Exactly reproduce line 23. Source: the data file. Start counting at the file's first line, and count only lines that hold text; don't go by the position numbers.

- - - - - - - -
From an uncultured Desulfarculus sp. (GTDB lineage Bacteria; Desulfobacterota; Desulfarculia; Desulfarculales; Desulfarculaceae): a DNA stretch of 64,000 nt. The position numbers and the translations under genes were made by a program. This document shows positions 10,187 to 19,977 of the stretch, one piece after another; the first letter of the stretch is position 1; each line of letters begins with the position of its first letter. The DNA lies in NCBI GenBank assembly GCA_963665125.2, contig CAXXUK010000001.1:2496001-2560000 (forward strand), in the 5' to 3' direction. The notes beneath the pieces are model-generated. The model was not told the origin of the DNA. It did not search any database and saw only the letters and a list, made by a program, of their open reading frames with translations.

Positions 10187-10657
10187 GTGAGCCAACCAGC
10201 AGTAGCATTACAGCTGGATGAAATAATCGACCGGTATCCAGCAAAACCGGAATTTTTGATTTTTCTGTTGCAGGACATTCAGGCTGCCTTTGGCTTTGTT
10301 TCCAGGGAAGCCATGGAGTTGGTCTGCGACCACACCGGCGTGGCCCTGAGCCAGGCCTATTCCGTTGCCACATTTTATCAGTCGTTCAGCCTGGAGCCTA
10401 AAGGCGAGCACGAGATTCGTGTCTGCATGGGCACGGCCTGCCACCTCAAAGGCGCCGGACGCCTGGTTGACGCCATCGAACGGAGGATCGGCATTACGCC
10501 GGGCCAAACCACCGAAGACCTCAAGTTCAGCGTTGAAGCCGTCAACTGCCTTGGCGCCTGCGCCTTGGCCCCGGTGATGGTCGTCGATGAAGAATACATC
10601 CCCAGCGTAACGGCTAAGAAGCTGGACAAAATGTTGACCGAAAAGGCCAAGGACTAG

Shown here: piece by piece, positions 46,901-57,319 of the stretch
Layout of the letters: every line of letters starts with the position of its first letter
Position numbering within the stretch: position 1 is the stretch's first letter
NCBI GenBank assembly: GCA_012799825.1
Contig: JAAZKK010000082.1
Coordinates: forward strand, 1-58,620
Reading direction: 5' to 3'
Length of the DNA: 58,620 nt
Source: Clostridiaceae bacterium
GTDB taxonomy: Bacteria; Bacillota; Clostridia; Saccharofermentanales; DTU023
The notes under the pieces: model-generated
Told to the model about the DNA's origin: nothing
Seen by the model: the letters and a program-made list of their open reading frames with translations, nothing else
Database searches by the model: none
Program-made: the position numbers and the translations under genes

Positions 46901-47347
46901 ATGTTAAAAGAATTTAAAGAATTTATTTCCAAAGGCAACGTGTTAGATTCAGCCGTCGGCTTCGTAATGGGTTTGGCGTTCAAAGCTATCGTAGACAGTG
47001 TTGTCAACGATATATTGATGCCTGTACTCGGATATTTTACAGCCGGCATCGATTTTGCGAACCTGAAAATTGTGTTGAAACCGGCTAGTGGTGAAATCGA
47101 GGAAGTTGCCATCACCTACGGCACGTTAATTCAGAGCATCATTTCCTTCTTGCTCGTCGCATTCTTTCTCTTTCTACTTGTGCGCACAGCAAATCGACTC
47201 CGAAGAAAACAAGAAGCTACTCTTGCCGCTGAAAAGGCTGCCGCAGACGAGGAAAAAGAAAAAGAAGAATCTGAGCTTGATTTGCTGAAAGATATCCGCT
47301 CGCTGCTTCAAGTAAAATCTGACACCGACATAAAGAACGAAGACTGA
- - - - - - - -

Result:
Program-made: the position numbers and the translations under genes